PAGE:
Keys To Planting A Hydrangea Bush

Tips on growing hydrangea shrubs, including climate, planting location, watering and soil recommendations for optimal growing conditions.

The hydrangea is a semi-hardy shrub that has pink, blue, or white flowers. They grow best in the southern parts of the country; although depending upon the variety, they can be hardy up to Zone 5. Hydrangeas prefer a temperate climate, with no temperature extremes. They should be protected from strong winds in winter and too much sun in the summer. Depending on the variety, the hydrangea may grow up to ten feet tall, so allow plenty of room in the landscape plan for the mature plant, as overcrowding is a sure way to have sickly plants.

Hydrangeas should be planted in a location that gets good morning and late afternoon sun. They should be protected from the strong midday and early afternoon sun, if possible. This can be accomplished by planting them under tall trees or an arbor, where they will receive dappled shade at midday.

The soil in which they are planted should be rich in organic matter, well drained, and somewhat acidic. For best results, make sure the hydrangea plants have a constant supply of moisture. Mulching with a two-inch layer of organic matter such as shredded wood bark or compost is a good way to insure constant moisture and nutrients for the shrubs. Plant them in the spring if the area has hard freezes in the winter. If the ground seldom freezes in winter, they may be planted anytime from fall to spring.



Dig a hole deep enough to accommodate the rootball of the hydrangea. Gently remove the shrub from its pot by upending the pot and holding the rootball where the stem of the plant goes into the soil. Gently tap or shake to pot to loosen the shrub's rootball from the pot. After the pot is removed, put your other hand on the bottom of the rootball and turn right side up. If the plant is rootbound, gently squeeze the rootball until the roots are loosened. Holding the plant by the rootball, place it gently in the hole and fill in around it with loose dirt. Firm the dirt around the plant and water well, adding more dirt and firming again if necessary. Spread the mulch evenly around the plant, being careful not to get it too close to the stem of the plant. Keep the soil evenly moist but not soggy for several weeks until the shrub is well established.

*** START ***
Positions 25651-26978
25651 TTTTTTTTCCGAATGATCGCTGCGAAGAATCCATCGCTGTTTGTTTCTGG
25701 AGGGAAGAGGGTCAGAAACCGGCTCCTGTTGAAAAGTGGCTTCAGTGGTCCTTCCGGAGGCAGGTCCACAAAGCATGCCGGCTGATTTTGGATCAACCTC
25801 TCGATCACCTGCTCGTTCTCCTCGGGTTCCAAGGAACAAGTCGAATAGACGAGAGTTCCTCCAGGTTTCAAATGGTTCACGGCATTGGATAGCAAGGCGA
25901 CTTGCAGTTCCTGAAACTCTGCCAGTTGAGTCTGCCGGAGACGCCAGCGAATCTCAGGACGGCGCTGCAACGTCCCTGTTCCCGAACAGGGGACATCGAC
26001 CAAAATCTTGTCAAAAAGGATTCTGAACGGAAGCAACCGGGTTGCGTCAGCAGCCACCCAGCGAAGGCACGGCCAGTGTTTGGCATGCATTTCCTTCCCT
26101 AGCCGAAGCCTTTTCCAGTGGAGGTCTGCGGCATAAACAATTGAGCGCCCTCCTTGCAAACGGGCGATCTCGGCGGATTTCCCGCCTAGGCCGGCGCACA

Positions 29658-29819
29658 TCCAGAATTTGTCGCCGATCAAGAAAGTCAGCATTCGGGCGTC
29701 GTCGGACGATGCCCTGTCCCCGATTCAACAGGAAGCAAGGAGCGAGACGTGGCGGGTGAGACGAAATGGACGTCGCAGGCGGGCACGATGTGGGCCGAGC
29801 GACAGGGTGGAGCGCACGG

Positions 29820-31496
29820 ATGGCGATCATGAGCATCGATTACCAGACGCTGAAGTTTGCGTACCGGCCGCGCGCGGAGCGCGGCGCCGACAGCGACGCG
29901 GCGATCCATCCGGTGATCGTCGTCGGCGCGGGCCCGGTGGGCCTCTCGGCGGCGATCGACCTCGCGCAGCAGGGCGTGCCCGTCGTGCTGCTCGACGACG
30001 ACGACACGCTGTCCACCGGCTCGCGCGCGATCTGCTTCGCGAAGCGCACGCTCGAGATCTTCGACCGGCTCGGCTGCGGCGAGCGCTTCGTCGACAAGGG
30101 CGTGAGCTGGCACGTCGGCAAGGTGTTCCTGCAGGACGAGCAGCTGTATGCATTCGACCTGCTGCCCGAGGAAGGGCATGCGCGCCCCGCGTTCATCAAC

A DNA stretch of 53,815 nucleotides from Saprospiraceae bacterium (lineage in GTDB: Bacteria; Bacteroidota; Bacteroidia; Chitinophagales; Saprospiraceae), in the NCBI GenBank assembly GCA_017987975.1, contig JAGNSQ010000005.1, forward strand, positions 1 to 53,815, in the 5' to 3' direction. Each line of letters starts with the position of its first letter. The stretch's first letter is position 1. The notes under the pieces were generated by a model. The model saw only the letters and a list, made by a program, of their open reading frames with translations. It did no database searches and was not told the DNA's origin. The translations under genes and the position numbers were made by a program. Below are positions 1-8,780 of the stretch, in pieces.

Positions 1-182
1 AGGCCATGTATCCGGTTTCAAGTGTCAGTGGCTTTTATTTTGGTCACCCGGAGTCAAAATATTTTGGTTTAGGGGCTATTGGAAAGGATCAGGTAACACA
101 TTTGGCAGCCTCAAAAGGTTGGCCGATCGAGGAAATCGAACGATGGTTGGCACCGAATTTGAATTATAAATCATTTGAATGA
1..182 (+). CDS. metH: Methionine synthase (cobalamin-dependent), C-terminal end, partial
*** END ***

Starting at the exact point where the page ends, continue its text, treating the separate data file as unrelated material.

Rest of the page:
The flower color of some varieties of hydrangea is influenced by the acidity or alkalinity of the soil. More acidic soil will make blue-flowered varieties bloom a deeper and truer shade of blue, and will cause red-flowered varieties to bloom lavender. Alkaline soil will help the red-flowered varieties bloom a true red or rose. White-flowering varieties will not change color very much, except for the small male flowers in the center of the flower cluster of some varieties.

To make the soil more acidic, add aluminum sulfate to the soil by watering with a solution of 1/4 ounce of aluminum sulfate and 1/4 ounce of sulphate of iron per gallon of water. Do not apply more than two gallons of this solution per year. For alkaline soil, spread 1/4 to 1/2 pound of lime around the shrub and water in well. The lime does not have to be mixed into the soil; it will work its way in. Be careful not to use too much lime, or the plant will develop an iron deficiency. To get a plant that has both blue and red flowers, water with the aluminum sulfate solution on one side of the plant, and spread lime on the other side of the plant. Be patient, as it will take time for the flower color to change.

It will not be necessary to prune the hydrangea the first year it is planted. After that, it should be pruned in the late winter or early spring. Cut off the dead flower heads, being careful not to cut off too much of the stem. If too much of the stem is cut, new flower buds will be pruned away also. Prune away any weak or dead limbs.

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